Everybody has a dream, a passion, an ambition. Most people are too afraid to speak them out loud because they believe dreams will only ever be dreams, and that by speaking them aloud people will either judge them, or help them fail.

Why should a person be allowed to chase their dreams? We are adults, we must work boring jobs to pay the bills, drive a nice car to impress our friends, and really stress about the ROI for a global, tax avoiding, and environmentally damaging corporation.

Or at least that’s what they try and sell us at the tender age of 16.

Well, I’m not buying it. I believe the key to true happiness is fulfilling your true potential, achieving your dreams, finding your dharma. I know this because I’m doing it, right now—as I type these words I’m following my dharma.

I used to be this stressed out individual, working hours that were too long in the hopes of a promotion in a global marketing company. I worried about making millionaires richer, all the while making my own health suffer. Where is the logic in that? I worried about money, my weight, the state of my skin, the style of my hair, what people thought of me, the future, the past, my health, the health of my loved ones, weather I was clever enough, funny enough, loving enough. I even stressed out about being stressed out!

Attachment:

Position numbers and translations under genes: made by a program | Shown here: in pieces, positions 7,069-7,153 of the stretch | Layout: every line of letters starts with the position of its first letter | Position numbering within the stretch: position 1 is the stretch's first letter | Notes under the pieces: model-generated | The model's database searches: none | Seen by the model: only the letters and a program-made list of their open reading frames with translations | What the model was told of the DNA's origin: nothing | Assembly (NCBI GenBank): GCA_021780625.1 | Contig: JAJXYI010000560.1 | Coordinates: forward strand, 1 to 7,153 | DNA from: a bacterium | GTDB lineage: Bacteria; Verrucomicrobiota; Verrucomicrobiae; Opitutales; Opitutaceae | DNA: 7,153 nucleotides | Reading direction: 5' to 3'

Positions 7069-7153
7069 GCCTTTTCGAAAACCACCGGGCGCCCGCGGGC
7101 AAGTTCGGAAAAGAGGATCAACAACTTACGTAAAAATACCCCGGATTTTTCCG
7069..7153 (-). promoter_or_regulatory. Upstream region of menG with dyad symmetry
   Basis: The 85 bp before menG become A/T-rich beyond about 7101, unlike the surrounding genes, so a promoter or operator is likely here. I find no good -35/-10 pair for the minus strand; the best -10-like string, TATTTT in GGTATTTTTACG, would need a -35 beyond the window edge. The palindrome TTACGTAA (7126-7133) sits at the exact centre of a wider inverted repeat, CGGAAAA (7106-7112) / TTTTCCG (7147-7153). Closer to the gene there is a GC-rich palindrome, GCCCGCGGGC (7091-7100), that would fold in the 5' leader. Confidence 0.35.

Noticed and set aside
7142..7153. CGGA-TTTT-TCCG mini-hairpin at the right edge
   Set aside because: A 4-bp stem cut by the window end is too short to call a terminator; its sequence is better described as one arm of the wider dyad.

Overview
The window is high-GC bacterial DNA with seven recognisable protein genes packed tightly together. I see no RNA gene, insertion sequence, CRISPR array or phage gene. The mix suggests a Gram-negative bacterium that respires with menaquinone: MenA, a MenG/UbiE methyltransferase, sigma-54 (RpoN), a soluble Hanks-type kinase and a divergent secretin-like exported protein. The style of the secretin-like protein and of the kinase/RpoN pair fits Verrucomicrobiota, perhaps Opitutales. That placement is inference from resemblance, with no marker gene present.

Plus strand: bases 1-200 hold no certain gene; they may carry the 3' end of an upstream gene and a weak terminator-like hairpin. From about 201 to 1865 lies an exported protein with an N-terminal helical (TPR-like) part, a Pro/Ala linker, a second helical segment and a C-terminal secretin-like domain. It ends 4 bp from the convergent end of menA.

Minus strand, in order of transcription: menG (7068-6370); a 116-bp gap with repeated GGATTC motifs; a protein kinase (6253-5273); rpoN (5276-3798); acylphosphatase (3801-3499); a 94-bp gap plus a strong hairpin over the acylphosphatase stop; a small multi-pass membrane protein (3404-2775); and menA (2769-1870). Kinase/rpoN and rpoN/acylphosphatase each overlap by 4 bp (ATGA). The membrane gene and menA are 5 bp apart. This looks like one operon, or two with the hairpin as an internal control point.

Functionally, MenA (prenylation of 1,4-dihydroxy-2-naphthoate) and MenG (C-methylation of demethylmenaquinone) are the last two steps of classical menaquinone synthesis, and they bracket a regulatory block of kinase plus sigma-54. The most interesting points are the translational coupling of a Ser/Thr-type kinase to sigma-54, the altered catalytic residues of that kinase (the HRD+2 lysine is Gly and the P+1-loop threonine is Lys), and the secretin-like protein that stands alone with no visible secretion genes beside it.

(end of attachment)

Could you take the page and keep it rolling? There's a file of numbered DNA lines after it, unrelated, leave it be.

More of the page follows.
I rolled out my yoga mat once a week at my local inner city class. It was a 45 minute pocket of stress-free bliss. Just 45 minutes though; anything longer is a luxury, right? Something then slowly began to change. It was without my knowing at first but, over time, I became less conscious of others’ opinions, less stressed, less self-involved and anxious. I needed more of this. So I upped my yoga classes to 2 -3 times per week for 1.5 hours. I needed more of this good stuff!

After years of this routine the balance of life shifted in my favor. People saw how much I’d changed and asked me how I’d done it. Was it that I just gave fewer f*cks or was it this magical “yoga”? They wanted to know what yoga could do for them. They tried classes, asked for advice, came to me to vent the frustrations, and ask me to help them feel better. They saw my calm and they wanted a piece of the action. It was then that I realized my dharma: to make people be happier. Not just by telling them everything is going to be okay or buying them a stiff drink at the end of a tough day, but giving them the tools they need to create their own happiness. Giving them the confidence to take control.

For me it all started with yoga, so I enrolled in a teacher training course to be a yoga and meditation teacher. It’s out there now, my dharma. I’ve announced it to the world for lovers to love and haters to hate. That doesn’t faze me though. I now know I’m in control of my own happiness and the people who want to see me fail are the people too scared to chase their own dreams.

If I can make just one person go onto live a happier lifestyle, then I’ll know all this hard work will have been worth it. This key to changing your life is firstly, admitting you want to and secondly, saying it aloud for the world to hear. There is nothing to be scared of.

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